In both cases, it is only the 1.1.1.1 and 5.5.5.5 networks that are being advertised via BGP. This means that when you ping directly from CE1, it is using the 192.168.12.1 address of the Gi0/1 interface as the source. This means that the ping may reach the 5.5.5.5 IP address, but the return trip does not take place because the routers do not know the 192.168.12.0/24 network and how to get to it. The same is true of the reverse.

I hope this has been helpful!

Laz


(Rahul D) #92

Hi Rene/Team,
Could you provide some assistance with this query?


As I have the same concern. I think it is as stuart mentioned that recursive lookup is checking MPLS forwarding as well and delivering the packet to 4.4.4.4 based on MPLS label binding.
Regards.


(Rene Molenaar) #93

Hello Rahul,

The P router doesn’t know about 1.1.1.1/32 or 5.5.5.5/32, which is what we want (BGP free core). The LSP is between PE1 and PE2. The P router only needs to know how to reach these two routers.

In the Introduction to MPLS lesson, you can see how it works.

When PE1 wants to reach 5.5.5.5, it uses 4.4.4.4 as the next hop. It looks in its MPLS forwarding table to figure out how to get to 4.4.4.4:

PE1#show mpls forwarding-table 
Local      Outgoing   Prefix           Bytes Label   Outgoing   Next Hop    
Label      Label      or Tunnel Id     Switched      interface              
16         17         4.4.4.4/32       0             Gi0/2      192.168.23.3
17         Pop Label  192.168.34.0/24  0             Gi0/2      192.168.23.3
18         Pop Label  3.3.3.3/32       0             Gi0/2      192.168.23.3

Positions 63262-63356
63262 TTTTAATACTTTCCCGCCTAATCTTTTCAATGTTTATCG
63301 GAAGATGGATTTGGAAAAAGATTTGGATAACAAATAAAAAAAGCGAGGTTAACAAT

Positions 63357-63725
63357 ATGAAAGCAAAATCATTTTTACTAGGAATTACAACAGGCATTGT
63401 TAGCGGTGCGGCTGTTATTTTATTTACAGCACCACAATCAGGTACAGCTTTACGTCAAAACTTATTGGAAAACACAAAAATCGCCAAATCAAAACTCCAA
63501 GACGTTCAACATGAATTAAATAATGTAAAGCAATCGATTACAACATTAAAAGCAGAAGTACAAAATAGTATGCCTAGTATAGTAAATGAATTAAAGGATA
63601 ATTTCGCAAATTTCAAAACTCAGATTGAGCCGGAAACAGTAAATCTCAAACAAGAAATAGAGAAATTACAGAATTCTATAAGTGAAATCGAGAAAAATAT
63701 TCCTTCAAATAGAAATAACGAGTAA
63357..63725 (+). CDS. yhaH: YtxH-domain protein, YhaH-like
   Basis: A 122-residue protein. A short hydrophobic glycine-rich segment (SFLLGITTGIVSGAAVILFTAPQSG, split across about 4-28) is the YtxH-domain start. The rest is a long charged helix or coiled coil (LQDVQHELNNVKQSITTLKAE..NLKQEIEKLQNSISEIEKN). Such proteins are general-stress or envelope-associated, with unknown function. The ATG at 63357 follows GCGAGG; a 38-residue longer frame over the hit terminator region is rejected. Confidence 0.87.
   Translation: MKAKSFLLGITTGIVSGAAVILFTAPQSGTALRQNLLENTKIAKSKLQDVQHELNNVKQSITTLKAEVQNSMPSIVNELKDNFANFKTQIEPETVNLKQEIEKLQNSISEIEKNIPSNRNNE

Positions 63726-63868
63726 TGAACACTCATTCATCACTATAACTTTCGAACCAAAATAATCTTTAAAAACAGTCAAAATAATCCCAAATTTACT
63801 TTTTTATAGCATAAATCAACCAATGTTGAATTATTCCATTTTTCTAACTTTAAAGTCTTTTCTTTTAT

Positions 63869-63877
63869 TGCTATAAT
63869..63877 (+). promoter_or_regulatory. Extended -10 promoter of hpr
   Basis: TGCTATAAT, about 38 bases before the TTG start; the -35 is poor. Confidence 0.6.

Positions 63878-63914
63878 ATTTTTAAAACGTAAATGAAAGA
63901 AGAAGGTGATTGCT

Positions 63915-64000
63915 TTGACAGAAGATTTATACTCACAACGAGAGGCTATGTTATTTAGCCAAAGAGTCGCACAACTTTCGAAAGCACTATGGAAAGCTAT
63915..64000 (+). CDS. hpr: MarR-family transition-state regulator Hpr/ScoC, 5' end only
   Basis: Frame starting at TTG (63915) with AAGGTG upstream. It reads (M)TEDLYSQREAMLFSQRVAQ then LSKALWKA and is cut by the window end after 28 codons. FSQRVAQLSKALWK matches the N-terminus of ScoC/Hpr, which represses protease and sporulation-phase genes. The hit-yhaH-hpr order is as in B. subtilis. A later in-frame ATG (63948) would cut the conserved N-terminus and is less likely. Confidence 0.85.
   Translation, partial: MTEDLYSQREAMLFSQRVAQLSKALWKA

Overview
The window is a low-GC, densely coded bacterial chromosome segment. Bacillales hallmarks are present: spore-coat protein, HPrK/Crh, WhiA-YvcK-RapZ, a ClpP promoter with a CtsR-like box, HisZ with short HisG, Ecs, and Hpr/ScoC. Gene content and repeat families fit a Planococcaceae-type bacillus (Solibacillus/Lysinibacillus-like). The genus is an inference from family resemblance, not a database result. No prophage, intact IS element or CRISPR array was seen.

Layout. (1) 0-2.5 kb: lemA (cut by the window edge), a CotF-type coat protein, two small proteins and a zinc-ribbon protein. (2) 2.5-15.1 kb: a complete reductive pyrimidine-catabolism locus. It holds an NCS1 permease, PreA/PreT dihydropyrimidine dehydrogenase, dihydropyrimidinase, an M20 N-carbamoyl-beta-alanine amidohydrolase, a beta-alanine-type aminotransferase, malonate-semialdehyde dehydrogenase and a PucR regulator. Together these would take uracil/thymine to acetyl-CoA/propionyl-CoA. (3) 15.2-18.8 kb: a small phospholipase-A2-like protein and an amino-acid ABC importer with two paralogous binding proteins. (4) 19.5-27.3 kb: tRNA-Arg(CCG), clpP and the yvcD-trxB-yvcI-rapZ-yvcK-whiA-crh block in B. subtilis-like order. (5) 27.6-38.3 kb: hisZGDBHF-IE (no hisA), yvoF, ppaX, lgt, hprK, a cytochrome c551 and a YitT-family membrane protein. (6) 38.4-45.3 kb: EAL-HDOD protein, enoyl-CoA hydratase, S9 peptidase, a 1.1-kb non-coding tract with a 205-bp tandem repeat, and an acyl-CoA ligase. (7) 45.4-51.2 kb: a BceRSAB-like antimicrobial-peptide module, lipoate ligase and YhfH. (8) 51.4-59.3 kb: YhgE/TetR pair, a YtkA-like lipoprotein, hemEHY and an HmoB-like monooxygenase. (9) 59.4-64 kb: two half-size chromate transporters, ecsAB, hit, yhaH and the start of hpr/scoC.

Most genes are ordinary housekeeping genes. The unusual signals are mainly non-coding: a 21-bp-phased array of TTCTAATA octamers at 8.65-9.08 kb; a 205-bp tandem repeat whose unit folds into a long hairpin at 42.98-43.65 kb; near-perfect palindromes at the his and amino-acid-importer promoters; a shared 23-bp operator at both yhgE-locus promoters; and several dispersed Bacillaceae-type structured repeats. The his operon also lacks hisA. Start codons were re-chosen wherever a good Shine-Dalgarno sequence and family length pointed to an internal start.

When the P router receives the packet, it checks its own MPLS forwarding table:

P#show mpls forwarding-table 
Local      Outgoing   Prefix           Bytes Label   Outgoing   Next Hop    
Label      Label      or Tunnel Id     Switched      interface              
16         Pop Label  2.2.2.2/32       152492        Gi0/1      192.168.23.2
17         Pop Label  4.4.4.4/32       153234        Gi0/2      192.168.34.4

To get to 4.4.4.4/32, it uses the GigabitEthernet0/2 interface (and pops the label too). This is how the P router forwards packets without knowing what’s inside them (source 1.1.1.1 and destination 5.5.5.5).

Rene


(Dan C) #94

ON my P router I get this

Local      Outgoing   Prefix           Bytes Label   Outgoing   Next Hop    
Label      Label      or Tunnel Id     Switched      interface              
16         Pop Label  2.2.2.2/32       0             Gi0/1      192.168.23.2
17         No Label   4.4.4.4/32       1887          Gi0/2      192.168.34.4

This no label is bothering me as I can’t ping 5.5.5.5 of CE1 sourced on loopback0…and to top it iff:

PE2#show mpls forwarding-table 
Local      Outgoing   Prefix           Bytes Label   Outgoing   Next Hop    
Label      Label      or Tunnel Id     Switched      interface